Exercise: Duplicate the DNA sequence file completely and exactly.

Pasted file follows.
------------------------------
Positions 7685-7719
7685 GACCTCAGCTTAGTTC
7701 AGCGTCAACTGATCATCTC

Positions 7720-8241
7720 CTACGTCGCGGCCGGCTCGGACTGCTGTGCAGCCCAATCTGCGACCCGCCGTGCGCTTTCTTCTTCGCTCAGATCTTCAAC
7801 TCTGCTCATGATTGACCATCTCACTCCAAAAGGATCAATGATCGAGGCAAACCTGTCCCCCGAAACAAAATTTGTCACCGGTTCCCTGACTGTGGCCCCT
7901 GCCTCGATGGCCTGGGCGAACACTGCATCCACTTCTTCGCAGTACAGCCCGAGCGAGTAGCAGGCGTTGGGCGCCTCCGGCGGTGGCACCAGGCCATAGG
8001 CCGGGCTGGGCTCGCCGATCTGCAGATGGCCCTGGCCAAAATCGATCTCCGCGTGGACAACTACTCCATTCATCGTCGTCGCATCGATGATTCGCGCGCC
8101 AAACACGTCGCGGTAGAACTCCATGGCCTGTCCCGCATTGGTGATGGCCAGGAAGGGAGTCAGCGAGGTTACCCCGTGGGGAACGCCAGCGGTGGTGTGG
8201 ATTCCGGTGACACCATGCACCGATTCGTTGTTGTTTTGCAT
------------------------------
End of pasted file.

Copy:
Positions 7685-7719
7685 GACCTCAGCTTAGTTC
7701 AGCGTCAACTGATCATCTC

Positions 7720-8241
7720 CTACGTCGCGGCCGGCTCGGACTGCTGTGCAGCCCAATCTGCGACCCGCCGTGCGCTTTCTTCTTCGCTCAGATCTTCAAC
7801 TCTGCTCATGATTGACCATCTCACTCCAAAAGGATCAATGATCGAGGCAAACCTGTCCCCCGAAACAAAATTTGTCACCGGTTCCCTGACTGTGGCCCCT
7901 GCCTCGATGGCCTGGGCGAACACTGCATCCACTTCTTCGCAGTACAGCCCGAGCGAGTAGCAGGCGTTGGGCGCCTCCGGCGGTGGCACCAGGCCATAGG
8001 CCGGGCTGGGCTCGCCGATCTGCAGATGGCCCTGGCCAAAATCGATCTCCGCGTGGACAACTACTCCATTCATCGTCGTCGCATCGATGATTCGCGCGCC
8101 AAACACGTCGCGGTAGAACTCCATGGCCTGTCCCGCATTGGTGATGGCCAGGAAGGGAGTCAGCGAGGTTACCCCGTGGGGAACGCCAGCGGTGGTGTGG
8201 ATTCCGGTGACACCATGCACCGATTCGTTGTTGTTTTGCAT